We know that the Nazis are some of the most evil villains in history, but did you know that they had been greedy too? For the duration of the atrocities the Nazis performed, they siphoned off assets of their victims, stockpiling it into depositories to fund their terrible regime. A lot of assets were in the form of gold, which the Nazis would trade for currency in non-Nazi banks.
The specifics are not identified as to which institutions participated in these financial activities with the Nazis, but there has been significantly speculation in the form of investigations, trials, and even in books and movies. Don’t forget Goldfinger? That bar of gold was supposed to be Nazi gold.
Gold is and has been universally identified as an “apocalypse” investment. That means that if all the world’s systems of currency had been to fail, gold would still be a valid factor to trade. You could get a lot more for your grandma’s old gold earrings than for a one hundred dollar bill. Of course, you may get even more for a can of soup with a pull tab – depending on how bad things actually got.
Either way, the Nazis couldn’t precisely purchase guns and planes with bars of gold, so they took the gold they’d stolen from their victims and converted it. When that wasn’t sufficient, they started taking gold from other countries. From the country of Belgium the Nazis “expropriated” 3m of gold, and from the Netherlands they took 3m. That is gold taken from the actual country’s government, and the number does not contain what they took from the citizens or firms in other countries.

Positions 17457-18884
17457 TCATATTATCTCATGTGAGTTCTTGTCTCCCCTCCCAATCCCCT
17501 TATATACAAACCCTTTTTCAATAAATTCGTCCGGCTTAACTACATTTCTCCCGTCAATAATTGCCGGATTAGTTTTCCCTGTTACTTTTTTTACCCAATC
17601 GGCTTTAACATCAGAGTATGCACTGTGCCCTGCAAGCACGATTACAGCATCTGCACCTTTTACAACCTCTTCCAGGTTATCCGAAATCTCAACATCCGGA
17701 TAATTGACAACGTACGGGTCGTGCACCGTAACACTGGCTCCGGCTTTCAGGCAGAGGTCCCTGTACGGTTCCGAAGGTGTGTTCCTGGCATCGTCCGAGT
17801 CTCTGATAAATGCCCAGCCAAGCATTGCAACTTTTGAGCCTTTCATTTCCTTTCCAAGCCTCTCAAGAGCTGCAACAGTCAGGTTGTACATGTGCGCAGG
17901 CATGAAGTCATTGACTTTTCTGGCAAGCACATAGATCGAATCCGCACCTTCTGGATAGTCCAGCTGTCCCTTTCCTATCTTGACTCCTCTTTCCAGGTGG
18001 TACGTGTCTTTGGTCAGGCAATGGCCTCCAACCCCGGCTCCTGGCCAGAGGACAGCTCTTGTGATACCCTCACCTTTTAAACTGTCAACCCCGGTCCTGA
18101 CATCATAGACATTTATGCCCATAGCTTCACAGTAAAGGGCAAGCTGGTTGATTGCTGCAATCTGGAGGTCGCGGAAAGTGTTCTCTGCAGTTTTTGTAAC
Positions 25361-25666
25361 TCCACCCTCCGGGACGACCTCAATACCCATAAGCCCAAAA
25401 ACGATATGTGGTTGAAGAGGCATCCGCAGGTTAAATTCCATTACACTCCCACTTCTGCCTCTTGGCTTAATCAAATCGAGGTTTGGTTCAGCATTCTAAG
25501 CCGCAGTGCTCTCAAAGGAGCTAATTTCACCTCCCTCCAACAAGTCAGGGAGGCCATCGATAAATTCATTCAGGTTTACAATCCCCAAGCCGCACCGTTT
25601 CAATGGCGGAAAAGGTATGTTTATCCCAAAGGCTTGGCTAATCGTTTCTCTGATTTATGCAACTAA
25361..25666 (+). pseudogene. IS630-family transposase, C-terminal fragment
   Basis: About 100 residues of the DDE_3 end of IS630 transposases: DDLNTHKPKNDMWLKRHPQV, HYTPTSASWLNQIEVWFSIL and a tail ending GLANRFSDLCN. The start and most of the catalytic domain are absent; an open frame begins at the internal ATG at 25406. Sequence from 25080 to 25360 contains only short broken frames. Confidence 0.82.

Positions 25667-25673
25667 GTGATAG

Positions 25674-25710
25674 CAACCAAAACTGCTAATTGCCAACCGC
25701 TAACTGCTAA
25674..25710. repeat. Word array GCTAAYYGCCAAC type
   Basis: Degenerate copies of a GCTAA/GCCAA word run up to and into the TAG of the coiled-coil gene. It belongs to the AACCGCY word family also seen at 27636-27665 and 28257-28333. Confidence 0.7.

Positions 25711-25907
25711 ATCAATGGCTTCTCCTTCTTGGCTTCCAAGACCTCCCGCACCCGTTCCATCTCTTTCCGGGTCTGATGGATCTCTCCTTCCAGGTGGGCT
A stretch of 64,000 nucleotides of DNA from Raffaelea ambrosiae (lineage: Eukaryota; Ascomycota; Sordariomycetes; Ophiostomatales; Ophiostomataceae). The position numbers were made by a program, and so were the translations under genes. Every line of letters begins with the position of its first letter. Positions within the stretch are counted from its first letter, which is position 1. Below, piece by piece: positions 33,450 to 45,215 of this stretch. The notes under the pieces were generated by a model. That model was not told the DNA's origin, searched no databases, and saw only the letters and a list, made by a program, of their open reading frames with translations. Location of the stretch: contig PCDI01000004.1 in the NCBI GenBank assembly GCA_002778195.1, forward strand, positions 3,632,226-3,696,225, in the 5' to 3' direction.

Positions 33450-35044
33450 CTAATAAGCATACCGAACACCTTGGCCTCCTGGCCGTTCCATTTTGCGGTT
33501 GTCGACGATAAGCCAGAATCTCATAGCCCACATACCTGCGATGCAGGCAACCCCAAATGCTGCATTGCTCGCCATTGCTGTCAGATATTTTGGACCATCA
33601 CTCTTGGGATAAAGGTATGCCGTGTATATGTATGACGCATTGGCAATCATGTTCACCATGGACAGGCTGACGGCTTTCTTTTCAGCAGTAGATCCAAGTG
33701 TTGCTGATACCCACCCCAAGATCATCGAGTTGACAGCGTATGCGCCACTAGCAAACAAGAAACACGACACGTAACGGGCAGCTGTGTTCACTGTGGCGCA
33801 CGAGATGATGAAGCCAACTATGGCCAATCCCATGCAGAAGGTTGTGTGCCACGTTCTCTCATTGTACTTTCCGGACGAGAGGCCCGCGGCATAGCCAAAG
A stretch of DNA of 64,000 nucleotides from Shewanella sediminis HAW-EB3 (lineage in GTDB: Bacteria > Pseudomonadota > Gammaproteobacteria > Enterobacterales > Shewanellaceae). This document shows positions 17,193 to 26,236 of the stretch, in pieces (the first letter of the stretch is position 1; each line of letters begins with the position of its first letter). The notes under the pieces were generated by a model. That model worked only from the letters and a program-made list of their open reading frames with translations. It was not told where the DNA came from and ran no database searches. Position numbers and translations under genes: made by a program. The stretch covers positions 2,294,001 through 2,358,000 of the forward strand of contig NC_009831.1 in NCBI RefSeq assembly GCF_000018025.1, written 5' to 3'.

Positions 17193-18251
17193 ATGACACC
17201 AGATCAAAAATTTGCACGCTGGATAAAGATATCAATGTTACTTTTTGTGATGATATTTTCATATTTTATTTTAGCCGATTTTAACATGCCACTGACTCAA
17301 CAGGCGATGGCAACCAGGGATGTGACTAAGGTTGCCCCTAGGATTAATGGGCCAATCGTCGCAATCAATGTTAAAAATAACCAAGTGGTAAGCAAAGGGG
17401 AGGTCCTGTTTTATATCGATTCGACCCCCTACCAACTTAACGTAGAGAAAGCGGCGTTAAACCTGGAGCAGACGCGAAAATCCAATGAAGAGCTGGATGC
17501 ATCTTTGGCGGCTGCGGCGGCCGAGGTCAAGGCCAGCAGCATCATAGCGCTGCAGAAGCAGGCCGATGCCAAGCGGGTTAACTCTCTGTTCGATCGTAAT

As for what happened to the gold, it is a topic of fantastic debate. Significantly of the gold taken from individuals and firms of Germany and other countries was split up among fleeing Nazis at the finish of the war. There are many stories of discovered Nazi gold in the form of gold coins and gold bullion – numerous quite accurate and not featuring a tuxedo-wearing secret agent. The whereabouts of the reserves of gold, nonetheless, the wonderful stockpiles the Nazis amassed when they “expropriated” (or “stole”) gold from other countries are not recognized.
The reality that the whereabouts are unknown is not because of a lack in effort. Reportedly, a lot of Nazi gold ended up in the hands of the Ustase, who had been a collection of Croations who had been in league with the Nazis but eliminated in 1945. For some reason or the other, the Vatican sheltered some Ustase refugees, and it was believed that their Nazi gold was held at the Vatican. In 2008 the surviving victims and families of the victims of the Ustase filed a class-action lawsuit against the Vatican, claiming that they had been entitled to those riches via the return of stated gold to Yugoslavia.
Although the Vatican did not deny that a significant shipment of gold arrived to Rome in 1946, they argued that they were merely a third party – that the plaintiff’s genuine allegations had been against the Ustase, who were disbanded and no longer existed. Ultimately the Vatican was absolved under sovereign immunity and the case was dismissed.
As for the rest of the Nazi gold, there are rumors that Meyer Lansky – accountant to Mafia boss Lucky Luciano – employed his ties with the Swiss National Bank (a recognized repository of Nazi Gold) to get over million dollars away from the Nazis. Those who espouse this theory believe that Luciano and Lansky utilized this money to secure the financial stability of the global Mafia.
Whatever the case, because of the greed and power-hungry behavior of the Nazis, numerous people had been stripped of their riches (and their lives) to fund an immoral and ugly Reich. Those riches stay, to this day, mostly lost, as a testament to the lives lost that we can in no way reclaim.